There are a wide range of opinions regarding how clean an oil analysis sample bottle needs to be. While it is a fact that most oil testing equipment is sensitive enough to detect the difference between using ISO “Clean” (100 particles greater than 10 microns per milliliter), “Superclean” (10 particles), and “Ultraclean” (1 particle) bottles, the only reason to use a more expensive Superclean or Ultraclean bottle would be if the additional particles would change the maintenance recommendations.
Instead of focusing on the tests and ISO charts, efforts should be put towards figuring out the cleanliness target for each piece of equipment. Any level of cleanliness is attainable, but the particle cleanliness level should be balanced with the maintenance cost of sustaining that cleanliness. Keeping the inside of equipment clean is a long-term investment, and it’s up to you to determine where the right place to invest is.
For example, a hydraulic system sitting in a clean room with light use could easily achieve a 16/14/10 ISO cleanliness rating. Investing time and money to test the oil and then filter the sump as needed could yield significant equipment life extension. In this case, an ISO Superclean bottle might be appropriate to use because an additional 100 particles/milliliter using a “Clean” bottle has the potential to trigger an unnecessary service event.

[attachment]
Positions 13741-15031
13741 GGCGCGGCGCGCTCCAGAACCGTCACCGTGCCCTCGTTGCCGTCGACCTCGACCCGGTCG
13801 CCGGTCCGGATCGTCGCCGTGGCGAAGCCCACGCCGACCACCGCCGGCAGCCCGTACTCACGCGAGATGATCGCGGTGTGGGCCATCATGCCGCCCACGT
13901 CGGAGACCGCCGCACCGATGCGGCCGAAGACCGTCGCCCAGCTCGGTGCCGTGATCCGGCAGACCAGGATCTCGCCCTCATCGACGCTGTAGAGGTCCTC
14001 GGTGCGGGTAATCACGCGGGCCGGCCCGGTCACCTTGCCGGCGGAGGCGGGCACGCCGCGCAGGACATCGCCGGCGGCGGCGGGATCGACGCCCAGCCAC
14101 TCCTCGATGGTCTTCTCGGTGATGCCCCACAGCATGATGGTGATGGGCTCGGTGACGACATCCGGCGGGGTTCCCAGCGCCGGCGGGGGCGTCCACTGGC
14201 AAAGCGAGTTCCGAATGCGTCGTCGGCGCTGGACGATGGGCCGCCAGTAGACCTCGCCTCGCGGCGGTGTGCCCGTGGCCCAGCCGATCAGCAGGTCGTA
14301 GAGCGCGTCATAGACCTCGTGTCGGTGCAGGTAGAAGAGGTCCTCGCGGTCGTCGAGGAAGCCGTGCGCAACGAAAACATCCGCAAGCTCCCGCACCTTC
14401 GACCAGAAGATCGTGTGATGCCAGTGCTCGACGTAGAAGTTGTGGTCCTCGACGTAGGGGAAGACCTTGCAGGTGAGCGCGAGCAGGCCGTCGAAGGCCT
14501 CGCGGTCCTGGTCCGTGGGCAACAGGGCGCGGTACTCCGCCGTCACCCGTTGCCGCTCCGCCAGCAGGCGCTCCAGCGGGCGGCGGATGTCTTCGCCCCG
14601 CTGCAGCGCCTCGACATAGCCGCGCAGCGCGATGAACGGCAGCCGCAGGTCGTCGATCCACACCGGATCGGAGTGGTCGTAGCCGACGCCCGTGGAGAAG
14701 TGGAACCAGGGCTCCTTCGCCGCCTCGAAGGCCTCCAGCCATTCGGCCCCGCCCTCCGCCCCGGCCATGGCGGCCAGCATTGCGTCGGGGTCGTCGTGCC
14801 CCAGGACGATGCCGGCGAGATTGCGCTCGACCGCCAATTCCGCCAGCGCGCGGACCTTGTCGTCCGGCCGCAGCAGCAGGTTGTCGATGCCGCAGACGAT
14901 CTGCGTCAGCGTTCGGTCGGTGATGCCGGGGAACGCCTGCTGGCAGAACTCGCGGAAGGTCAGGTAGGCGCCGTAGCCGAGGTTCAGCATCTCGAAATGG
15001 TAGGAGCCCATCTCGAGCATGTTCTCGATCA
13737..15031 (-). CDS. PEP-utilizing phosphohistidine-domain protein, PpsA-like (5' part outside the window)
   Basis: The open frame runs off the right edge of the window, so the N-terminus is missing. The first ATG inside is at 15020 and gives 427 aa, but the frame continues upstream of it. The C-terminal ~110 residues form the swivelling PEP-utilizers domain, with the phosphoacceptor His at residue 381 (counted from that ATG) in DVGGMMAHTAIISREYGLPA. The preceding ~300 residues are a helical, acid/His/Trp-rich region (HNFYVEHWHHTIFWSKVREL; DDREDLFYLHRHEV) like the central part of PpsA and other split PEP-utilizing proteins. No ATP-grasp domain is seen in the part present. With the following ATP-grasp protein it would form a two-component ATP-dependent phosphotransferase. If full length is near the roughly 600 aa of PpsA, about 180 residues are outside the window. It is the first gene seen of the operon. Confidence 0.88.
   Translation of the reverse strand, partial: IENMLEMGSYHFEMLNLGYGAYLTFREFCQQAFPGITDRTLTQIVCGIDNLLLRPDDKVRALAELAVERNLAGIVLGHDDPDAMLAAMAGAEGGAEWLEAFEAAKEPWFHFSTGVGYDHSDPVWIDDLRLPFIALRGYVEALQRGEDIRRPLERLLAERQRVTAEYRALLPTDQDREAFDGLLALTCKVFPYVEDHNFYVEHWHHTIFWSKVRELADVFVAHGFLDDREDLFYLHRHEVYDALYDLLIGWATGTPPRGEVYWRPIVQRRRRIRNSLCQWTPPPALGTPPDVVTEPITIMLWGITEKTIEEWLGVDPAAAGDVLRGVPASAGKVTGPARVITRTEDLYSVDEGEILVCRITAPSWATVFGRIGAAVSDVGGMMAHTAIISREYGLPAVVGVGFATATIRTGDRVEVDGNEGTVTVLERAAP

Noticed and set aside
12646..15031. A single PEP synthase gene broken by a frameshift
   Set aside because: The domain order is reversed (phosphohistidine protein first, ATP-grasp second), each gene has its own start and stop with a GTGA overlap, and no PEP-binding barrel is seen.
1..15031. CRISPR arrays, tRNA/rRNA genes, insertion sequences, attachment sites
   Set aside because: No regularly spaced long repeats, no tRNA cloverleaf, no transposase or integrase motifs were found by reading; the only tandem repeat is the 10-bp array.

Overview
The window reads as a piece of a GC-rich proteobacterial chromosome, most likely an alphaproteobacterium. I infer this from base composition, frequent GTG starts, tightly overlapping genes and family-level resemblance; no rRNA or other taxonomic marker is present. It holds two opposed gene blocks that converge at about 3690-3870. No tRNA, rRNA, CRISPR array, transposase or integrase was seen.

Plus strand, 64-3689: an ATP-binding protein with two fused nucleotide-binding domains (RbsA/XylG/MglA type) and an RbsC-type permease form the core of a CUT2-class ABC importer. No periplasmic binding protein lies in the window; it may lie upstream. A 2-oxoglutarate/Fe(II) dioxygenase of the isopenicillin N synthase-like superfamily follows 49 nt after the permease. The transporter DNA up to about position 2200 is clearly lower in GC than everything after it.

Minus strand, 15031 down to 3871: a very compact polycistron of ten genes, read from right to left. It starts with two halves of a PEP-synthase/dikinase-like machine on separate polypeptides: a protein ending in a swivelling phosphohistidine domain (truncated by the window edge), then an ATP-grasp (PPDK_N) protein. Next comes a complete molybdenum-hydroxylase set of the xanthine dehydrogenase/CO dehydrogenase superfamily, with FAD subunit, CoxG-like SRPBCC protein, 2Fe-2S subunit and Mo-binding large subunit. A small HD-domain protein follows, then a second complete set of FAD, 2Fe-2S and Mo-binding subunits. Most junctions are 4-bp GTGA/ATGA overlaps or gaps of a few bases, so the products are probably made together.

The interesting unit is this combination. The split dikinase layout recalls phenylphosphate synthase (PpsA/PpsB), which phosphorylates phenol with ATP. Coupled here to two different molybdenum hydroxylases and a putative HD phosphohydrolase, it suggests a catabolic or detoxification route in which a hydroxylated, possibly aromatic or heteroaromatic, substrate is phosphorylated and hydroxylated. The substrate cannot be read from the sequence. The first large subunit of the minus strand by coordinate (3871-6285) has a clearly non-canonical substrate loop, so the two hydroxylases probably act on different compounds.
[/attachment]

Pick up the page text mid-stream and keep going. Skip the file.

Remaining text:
Alternately, it would take a comparable fortune to maintain a 16/14/10 rating if that same hydraulic system was in a room surrounded by rock crushers. It would be a challenge not to contaminate a -Superclean sample jar simply by opening it in that dusty of a room. In this instance, a Clean sample bottle may be a more appropriate choice depending on your needs for equipment uptime, expected lifecycle, and maintenance costs. If samples need to be collected in locations with high environmental contamination, you might consider an alternative solution, such as relocating the sample point outside the dusty environment.
Some oil analysis users even consider using Ultraclean jars on occasion. While these yield some impressively consistent, valuable results, the need for this level of bottle cleanliness is simply beyond even high-performing maintenance programs. Outside of a research application, few would realize a benefit due to the difficulty in preventing particulate contamination when collecting samples. Aside from being exorbitantly expensive, they are frequently made of glass which can be a hazard.
It’s important to collect oil samples in a clean container, but using Superclean and Ultraclean containers may raise expenses without seeing much gain. The average maintenance program will see the most benefit from using ISO Clean jars if they are running particulate and cleanliness testing based on experience, but if you have questions about the containers you are using I’m available at firstname.lastname@example.org to help you find the best solution for your program.
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